Mangrove trees had been cut down on shorelines to make way for hotels, bars, and housing. These trees could have helped to reduce the impact. It really is a wonder anyone survived, even some of the survivors wonder if it is a good thing they survived or not. After gathering evidence the most surprising find is the weak influence of Thailand’s ‘fun package’, tourists were neutral towards the low-cost fun package and instead tourists were attracted to Thailand’s value, nature and people.
Even in the severely hit resorts such as Khao Lak, low cost tour packages did not particularly help attract tourists. ‘Hotel executives commented that discounting was not their only strategy to bring business back, but instead they relieved on their aggressive marketing campaigns, advertising on the internet and above all word of mouth’ (source THA) My results suggest that providing discounts is not always a good strategy –especially in the absence of marketing information that indicates a need for price cuts.
The plight of the many affected people and countries prompted a worldwide humanitarian response with the worldwide community donating more than 14 billion USD (2004) in humanitarian aid to the affected areas. It is estimated over 8 thousand people lost their lives with many more injured. ‘As previously mentioned the two main sectors affected were the fishing and tourism industries which a lot of Thai people rely heavily on. many lost their jobs in various part of Thailand with hotels and bars closing down, they were dependant on this to make a living.
The importance of safety and security cannot be ignored. The governments installing of a Tsunami safety system would be a waste if people did not know how to use i. e. in mid December, a early warning system which was installed on some beaches, had gone off accidently, worse foreign tourists heard the siren but had no idea what it was or what to do because they had received no instructions. Given doubt about this false alarm, most hotels now just have rehearsals, fliers or signs and information in each guest room to inform guests about the tsunami warning system’. Source Thai press) I believe Tourist destinations can recover from even a severe natural disaster as long as what caused the disaster is addressed, in which in this case building confidence among the European tourists the installation of the Tsunami warning system would help to build travellers confidence, and ensure a certain level of safety and security has been achieved. In addition to this tourism recovery depends on the efficiency of tourism partners to repair facilities and an effective marketing campaign that clearly confirms that the destination is safe and once again open for business.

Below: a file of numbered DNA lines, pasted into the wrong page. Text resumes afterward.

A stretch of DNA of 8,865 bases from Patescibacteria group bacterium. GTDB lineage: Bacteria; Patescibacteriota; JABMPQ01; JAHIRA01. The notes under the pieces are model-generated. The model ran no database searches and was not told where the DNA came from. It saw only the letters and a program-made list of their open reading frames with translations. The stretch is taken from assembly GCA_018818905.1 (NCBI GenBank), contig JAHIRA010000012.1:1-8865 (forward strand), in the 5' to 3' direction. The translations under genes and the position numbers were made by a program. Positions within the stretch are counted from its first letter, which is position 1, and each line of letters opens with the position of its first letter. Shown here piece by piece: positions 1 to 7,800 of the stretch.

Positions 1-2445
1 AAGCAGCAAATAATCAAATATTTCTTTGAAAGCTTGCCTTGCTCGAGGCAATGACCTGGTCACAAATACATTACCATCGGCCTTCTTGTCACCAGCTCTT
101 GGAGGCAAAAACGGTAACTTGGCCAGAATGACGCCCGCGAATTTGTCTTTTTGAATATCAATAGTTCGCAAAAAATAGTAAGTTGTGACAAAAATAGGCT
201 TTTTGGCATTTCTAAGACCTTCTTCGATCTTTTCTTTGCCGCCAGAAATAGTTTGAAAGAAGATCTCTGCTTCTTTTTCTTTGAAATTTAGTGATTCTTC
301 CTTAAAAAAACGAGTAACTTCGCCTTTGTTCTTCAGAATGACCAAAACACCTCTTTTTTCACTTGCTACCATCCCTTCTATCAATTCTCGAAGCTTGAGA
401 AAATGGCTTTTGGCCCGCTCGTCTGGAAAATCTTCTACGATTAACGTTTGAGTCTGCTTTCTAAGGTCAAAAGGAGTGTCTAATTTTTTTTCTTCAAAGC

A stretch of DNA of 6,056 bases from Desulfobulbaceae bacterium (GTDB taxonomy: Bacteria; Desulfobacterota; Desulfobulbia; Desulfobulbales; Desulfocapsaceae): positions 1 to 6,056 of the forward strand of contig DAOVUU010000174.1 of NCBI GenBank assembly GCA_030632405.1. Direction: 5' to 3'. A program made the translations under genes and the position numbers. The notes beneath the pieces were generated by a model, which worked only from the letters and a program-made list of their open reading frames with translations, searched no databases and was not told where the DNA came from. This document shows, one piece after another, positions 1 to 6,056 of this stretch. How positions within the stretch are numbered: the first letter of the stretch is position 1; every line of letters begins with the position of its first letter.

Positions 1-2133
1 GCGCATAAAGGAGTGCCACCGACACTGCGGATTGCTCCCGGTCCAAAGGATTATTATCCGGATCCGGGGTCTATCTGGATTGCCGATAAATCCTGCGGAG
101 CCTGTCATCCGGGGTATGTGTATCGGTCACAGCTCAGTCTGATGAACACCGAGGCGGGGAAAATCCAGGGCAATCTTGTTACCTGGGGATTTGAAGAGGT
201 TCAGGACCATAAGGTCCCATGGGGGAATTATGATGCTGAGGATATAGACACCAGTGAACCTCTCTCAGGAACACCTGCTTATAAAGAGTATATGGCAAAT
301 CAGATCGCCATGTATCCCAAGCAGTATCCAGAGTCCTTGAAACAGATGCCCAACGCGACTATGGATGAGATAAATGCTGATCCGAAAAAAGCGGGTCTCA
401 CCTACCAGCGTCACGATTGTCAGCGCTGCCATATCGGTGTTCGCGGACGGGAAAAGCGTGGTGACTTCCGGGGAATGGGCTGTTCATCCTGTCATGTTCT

Although tourism in Thailand as improved a great deal I think the impact of the Tsunami will always be on people’s minds e. g. in November 2009 Thai astrologers had made a prediction that a tsunami would revisit the Andaman coast, which of course impacted the bookings of hotels in beach resorts such as Phuket, although these prediction were unfulfilled, they had the biggest affect on Thai and Asian bookings.
An industry source said, ‘usually in the peak season hotel occupancy rates are set about 80% where as this caused a massive slump by approx 20% down to 60% ‘(source The Nation) However following this things are now looking up for Thailand with the Tourism Authority expecting 14 million foreign tourists to visit Thailand in 2011, with an estimated 90 million trips by domestic holidaymakers. It believes tourism will enjoy total revenue of B1969 billion in 2011. The number of inbound tourists will represent a 5. 6% increase from the previous year which expected 13. million visitors. How has weakness been dealt with? Engineers have been designing structures that give less resistance to the force of water, rather than being obstacles and also the installation of the warning system. After gathering information I can honestly say my biggest fear would be tsunami rather than earthquake. I know the tragedy of the Tsunami on 26th December 2004 has caused interest among people I know and has definitely triggered a need amongst me and my family to find out more information about the disaster. References: Thai hotels association, Thailand tourism, Thai press, The nation.